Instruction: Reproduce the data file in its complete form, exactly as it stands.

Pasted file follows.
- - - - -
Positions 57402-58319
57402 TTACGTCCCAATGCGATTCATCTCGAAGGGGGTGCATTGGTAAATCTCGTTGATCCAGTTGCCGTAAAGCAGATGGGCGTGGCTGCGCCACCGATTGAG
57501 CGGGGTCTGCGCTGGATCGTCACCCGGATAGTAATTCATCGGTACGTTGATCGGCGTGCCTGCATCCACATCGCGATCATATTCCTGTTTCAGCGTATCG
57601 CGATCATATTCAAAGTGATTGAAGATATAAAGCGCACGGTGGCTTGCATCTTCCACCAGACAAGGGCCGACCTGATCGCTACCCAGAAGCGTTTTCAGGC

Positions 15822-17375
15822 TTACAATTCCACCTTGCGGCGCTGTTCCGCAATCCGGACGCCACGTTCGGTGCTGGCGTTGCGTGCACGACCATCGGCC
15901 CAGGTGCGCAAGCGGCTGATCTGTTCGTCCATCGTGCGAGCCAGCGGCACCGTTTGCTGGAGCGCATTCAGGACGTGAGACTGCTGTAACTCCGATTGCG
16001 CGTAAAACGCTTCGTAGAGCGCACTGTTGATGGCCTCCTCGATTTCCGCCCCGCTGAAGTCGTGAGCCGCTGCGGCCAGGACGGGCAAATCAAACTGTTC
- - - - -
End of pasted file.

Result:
Positions 57402-58319
57402 TTACGTCCCAATGCGATTCATCTCGAAGGGGGTGCATTGGTAAATCTCGTTGATCCAGTTGCCGTAAAGCAGATGGGCGTGGCTGCGCCACCGATTGAG
57501 CGGGGTCTGCGCTGGATCGTCACCCGGATAGTAATTCATCGGTACGTTGATCGGCGTGCCTGCATCCACATCGCGATCATATTCCTGTTTCAGCGTATCG
57601 CGATCATATTCAAAGTGATTGAAGATATAAAGCGCACGGTGGCTTGCATCTTCCACCAGACAAGGGCCGACCTGATCGCTACCCAGAAGCGTTTTCAGGC

Positions 15822-17375
15822 TTACAATTCCACCTTGCGGCGCTGTTCCGCAATCCGGACGCCACGTTCGGTGCTGGCGTTGCGTGCACGACCATCGGCC
15901 CAGGTGCGCAAGCGGCTGATCTGTTCGTCCATCGTGCGAGCCAGCGGCACCGTTTGCTGGAGCGCATTCAGGACGTGAGACTGCTGTAACTCCGATTGCG
16001 CGTAAAACGCTTCGTAGAGCGCACTGTTGATGGCCTCCTCGATTTCCGCCCCGCTGAAGTCGTGAGCCGCTGCGGCCAGGACGGGCAAATCAAACTGTTC